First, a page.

What happens when you soak and steam all the common Indian lentils a.k.a Dals (Toor, Chana, Moong and Urad)? Do they behave differently? Is there any difference in texture? Let us compare them side-by-side to see what happens:
The soaking and steaming process is used in regional Indian dishes like Parupu Usili, Nuchine Unde, etc. Usually, they only use toor and chana dal, sometime moong.
Of course, the curious nerd/scientist in me needs to know why Urad is not used; and hence this experiment.
First step – soaking. I soaked 1 cup of the 4 types of dals (toor, chana, moong and urad) overnight.
Here are the changes in volume after soaking overnight:
- 1 cup Toor Dal = 2.5 cups
- 1 cup Chana Dal = 2.25 cups
- 1 cup Urad Dal = 2.25 cups
- 1 cup Moong Dal = 2.125 cups
Look at the picture – The Toor Dal (Pigeon Peas) is such a fan of water, it has absorbed the most and almost ready to spill out of the cup.
One more thing – Notice the froth on top of the Urad Dal. While, in this experiment, I am not going to ferment any of the dals, the froth seems to be an indication of the fact that Urad dal is so “ferment-able”. It is like Urad is whispering “ferment me, ferment me.”
Normally South Indians use a stone grinder (also called wet grinder) that simultaneously grinds while whipping the batter. It is a neat piece of machinery, but also big and clunky. so instead, I dug out my old Omega Juicer.
I drained the water out of the soaked legumes completely. I then ground all the daals one by one. I thought the whole idea was neat!!
By the way, I started a youtube channel just so that I could show you all this cool technique. Both my daughters, on the other hand, were appalled that their mom has started a Youtube Channel just to show some device spitting out dal paste!!:)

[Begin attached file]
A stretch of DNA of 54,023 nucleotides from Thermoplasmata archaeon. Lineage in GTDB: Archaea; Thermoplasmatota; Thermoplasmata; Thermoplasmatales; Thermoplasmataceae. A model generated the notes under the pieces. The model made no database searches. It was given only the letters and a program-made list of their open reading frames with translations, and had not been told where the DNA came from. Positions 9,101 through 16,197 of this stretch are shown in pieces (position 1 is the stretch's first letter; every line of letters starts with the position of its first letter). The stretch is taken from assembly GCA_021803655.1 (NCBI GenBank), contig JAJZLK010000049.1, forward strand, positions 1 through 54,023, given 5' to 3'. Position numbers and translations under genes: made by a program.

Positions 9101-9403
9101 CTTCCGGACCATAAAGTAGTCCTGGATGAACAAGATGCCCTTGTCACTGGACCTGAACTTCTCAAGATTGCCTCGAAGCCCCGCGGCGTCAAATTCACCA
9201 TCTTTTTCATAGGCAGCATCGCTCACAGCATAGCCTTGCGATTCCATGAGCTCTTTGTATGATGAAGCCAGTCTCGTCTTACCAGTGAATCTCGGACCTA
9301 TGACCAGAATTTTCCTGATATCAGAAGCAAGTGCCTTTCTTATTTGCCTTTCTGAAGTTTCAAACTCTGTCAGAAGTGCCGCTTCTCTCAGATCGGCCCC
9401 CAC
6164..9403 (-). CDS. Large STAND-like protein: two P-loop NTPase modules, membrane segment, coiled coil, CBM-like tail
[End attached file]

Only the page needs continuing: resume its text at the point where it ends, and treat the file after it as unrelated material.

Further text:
The moong dal gave a very thick, dense, cohesive paste and I immediately thought – this would be make a great base for Halwa.
Chana and Toor dal paste looked a little similar to each other; but toor dal felt stickier and pastier in texture comparatively.
Here’s a closeup of each paste…
Let’s start with Chana..
I steamed all the ground dals for the same amount of time – 10 minutes.
Here’s how they looked after steaming.
Here’s a closeup of each of the dals post steaming.
Start with chana…
After steaming, here are my observations:
1. Steamed Urad dal paste is very hard, dry and dense (rock-like).
2. Steamed moong dal and toor dal had a tendency to stick to each other. Using a food processor or grater, they could be crumbled to smaller, bite-size particles. The crumbled moong dal was softer than the toor.
3. Steamed chana dal was crumbly and easy to work with.
Here are my final top 3 findings from this mini-experiment:
- Urad dal soaks water + grinds up beautifully expanding volume. But, I also realized the importance of fermentation to soften up this dal. Only if you ferment it before steaming; you will get soft, fluffy results (like idli). Without fermentation (like we did in this experiment), steamed urad dal batter turns into hard, very rock-like texture.
- Moong dal soaks and grinds into a thick, dense paste. This paste can be made into pakora, halwa, or can be grated to form my tasty Steamed lentil salad.
- Toor and Chana dal behave kind of similar, although Toor dal is slightly more pasty in texture than the nutty chana dal. Which then makes sense, that most paruppu usili recipes call for a mix of these 2 daals.
Now that you know what happens when you soak and steam the different lentils – Urad, Toor, Chana and Moong – I hope these results help you understand the properties of these dals better. Please post your thoughts and comments below. I look forward to reading them.
This is a question about dal I soaked black whole urad yesterday night and even after about 10 hours, most of the dal didn’t soak at all and is rock hard and didn’t expand in size. This happens sometimes with kidney beans too. Did you know why this happens?
My guess is the dal might be old but not sure. Also, how to salvage the dal that didn’t get soaked well at all?
If the Dals or beans don’t cook or absorb water, they are called as “hard to cook”. It is a term for those legumes that will not soften.
They reflect on poor quality control on the part of the selling company.
1) They have not been sorted out during the packaging 2) they were stored in high temperatures in warehouse 3) they are quite old
You can’t do much about them except discard and get a fresh batch unfortunately.
Thank you…I just soaked regular white urad for my idli batter. Looks like I have to discard my black one.
Sorry about that. I recommend you try a different brand at the store next time.
This is a great blog site- keep going! I’ve subscribed